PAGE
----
On behalf of Navy Medicine, I extend my sincerest thanks and appreciation to the Navy Hospital Corps commemorating 117 years of faithful and committed service.
President William McKinley signed an act of Congress in 1898 establishing the Hospital Corps. Since the first 25 apothecaries were appointed by the secretary of the Navy, the Hospital Corps has grown immeasurably in size and scope.
Today, we honor their bravery, brilliance and sacrifice while serving in harm’s way to protect the lives of our Sailors and Marines. From the Revolutionary War to current overseas operations, corpsmen have served heroically and gallantly.
They stand ready to heed the call, “corpsman up,” tending to the sick and injured on the sea, under the sea, in the air and on the battlefield.
No Marine has ever taken a hill without a corpsman, and when they do, they take comfort knowing that “doc” is by their side.
In 1902, corpsmen learned their profession at the Navy’s first corps school at Naval Hospital Portsmouth.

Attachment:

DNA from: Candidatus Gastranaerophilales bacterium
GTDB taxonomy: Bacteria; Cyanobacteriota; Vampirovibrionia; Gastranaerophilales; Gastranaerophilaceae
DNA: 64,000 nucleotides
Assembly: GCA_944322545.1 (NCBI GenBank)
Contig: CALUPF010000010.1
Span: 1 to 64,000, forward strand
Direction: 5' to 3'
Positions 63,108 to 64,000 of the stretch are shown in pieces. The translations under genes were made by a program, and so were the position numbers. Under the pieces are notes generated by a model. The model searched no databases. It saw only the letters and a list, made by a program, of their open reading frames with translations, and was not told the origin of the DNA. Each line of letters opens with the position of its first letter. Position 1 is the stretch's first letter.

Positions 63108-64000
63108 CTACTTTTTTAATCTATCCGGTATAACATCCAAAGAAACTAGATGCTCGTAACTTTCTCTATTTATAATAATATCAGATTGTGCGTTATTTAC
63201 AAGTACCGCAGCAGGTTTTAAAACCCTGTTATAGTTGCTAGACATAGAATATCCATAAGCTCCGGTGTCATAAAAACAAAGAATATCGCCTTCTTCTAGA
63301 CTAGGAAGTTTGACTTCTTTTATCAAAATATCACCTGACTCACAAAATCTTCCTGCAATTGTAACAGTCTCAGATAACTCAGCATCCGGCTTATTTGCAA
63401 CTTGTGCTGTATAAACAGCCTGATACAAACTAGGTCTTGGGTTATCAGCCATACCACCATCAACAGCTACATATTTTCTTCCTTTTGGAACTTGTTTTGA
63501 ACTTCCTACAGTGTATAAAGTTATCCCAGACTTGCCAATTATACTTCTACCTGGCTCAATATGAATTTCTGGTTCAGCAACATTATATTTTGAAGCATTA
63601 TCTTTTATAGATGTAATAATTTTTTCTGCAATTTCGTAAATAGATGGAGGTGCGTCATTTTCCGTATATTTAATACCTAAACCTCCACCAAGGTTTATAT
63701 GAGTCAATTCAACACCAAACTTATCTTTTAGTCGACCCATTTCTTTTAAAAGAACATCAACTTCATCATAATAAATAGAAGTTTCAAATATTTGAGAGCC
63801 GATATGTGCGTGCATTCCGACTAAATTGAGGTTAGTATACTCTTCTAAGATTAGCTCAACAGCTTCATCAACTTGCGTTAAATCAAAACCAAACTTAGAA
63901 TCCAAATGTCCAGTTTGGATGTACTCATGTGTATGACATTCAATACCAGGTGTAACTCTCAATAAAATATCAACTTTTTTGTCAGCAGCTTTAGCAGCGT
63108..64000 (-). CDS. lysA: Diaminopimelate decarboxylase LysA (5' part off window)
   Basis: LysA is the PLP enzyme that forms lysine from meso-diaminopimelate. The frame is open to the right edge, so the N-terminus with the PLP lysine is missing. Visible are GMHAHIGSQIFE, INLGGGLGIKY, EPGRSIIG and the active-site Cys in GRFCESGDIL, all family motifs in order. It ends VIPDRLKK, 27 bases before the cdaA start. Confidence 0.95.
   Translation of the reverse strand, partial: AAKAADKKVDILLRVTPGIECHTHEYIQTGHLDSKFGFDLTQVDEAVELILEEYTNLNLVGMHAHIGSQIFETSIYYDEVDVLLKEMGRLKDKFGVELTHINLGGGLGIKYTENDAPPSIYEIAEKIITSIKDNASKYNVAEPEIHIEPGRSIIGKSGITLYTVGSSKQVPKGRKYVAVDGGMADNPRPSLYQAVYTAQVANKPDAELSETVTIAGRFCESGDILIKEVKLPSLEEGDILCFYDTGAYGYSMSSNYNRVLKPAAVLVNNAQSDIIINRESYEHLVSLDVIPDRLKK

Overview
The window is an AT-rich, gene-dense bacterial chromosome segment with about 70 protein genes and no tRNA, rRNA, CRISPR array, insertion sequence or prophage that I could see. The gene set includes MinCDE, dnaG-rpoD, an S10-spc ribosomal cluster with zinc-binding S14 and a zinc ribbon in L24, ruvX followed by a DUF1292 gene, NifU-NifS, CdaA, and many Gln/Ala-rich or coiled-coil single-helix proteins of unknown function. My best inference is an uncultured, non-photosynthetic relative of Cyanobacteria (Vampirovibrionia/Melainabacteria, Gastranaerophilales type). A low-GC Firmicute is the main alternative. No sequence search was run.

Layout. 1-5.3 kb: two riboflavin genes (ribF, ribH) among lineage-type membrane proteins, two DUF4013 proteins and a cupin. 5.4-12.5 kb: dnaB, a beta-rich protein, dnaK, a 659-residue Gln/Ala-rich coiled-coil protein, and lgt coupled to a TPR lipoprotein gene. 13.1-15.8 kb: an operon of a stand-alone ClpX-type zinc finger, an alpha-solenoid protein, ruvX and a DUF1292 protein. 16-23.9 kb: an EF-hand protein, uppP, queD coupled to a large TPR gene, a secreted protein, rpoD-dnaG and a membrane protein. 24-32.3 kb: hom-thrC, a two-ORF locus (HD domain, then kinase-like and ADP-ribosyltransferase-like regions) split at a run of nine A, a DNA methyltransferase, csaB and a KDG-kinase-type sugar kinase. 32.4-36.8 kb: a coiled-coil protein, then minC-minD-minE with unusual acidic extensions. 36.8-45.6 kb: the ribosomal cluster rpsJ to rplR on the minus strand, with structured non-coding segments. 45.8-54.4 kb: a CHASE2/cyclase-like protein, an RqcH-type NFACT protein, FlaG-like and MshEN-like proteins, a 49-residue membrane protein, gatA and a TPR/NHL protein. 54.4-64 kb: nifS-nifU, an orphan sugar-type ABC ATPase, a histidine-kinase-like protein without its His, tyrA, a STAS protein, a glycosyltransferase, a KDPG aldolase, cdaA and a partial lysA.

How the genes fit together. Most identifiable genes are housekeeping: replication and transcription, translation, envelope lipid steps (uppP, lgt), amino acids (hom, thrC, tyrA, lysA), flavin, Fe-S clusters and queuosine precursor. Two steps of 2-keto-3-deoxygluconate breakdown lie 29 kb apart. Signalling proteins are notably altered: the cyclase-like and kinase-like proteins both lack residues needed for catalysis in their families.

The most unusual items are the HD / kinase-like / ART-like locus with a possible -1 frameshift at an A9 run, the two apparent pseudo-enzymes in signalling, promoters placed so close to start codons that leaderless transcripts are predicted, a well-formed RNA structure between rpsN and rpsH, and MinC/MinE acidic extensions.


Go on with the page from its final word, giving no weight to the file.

Today, they receive extensive training at Navy Medicine Education and Training Command in Fort Sam Houston, Texas, and the quality of their training has not changed. It’s evident that corpsmen are selflessly dedicated to caring for patients worldwide. Because of their exceptional and comprehensive training, we are experiencing the lowest battle mortality and non-battle injury rates in the history of war.
The Navy Hospital Corps is the largest and most decorated rate in the Navy. Twenty-two corpsmen have received Medals of Honor, among many other awards. Additionally, 20 naval ships have been named in honor of corpsmen worldwide. Since the end of World War I, 178 corpsmen have been awarded the Navy Cross. During the Vietnam War alone, corpsmen were awarded four medals of honor, 31 navy crosses, 179 silver stars, and 292 bronze stars for heroism while under fire. This recognition is a humbling testament to the quality of character and integrity of the men and women proudly wearing the caduceus and answer to “doc.”
Today we pay our admiration to their courage in battle; the empathy they provide to those in need during humanitarian assistance and disaster response efforts; their desire to do the right thing; and their outstanding commitment to mission readiness at our military treatment facilities across the globe. These heroic individuals ensure our nation has a medically-ready, fighting force, while providing compassionate patient and family-centered health care.
To the more than 30,000 active duty and reserve corpsmen globally, thank you for your steadfast and fearless service at home and overseas. Happy birthday Hospital Corps!
M.L. NATHAN/ SG SENDS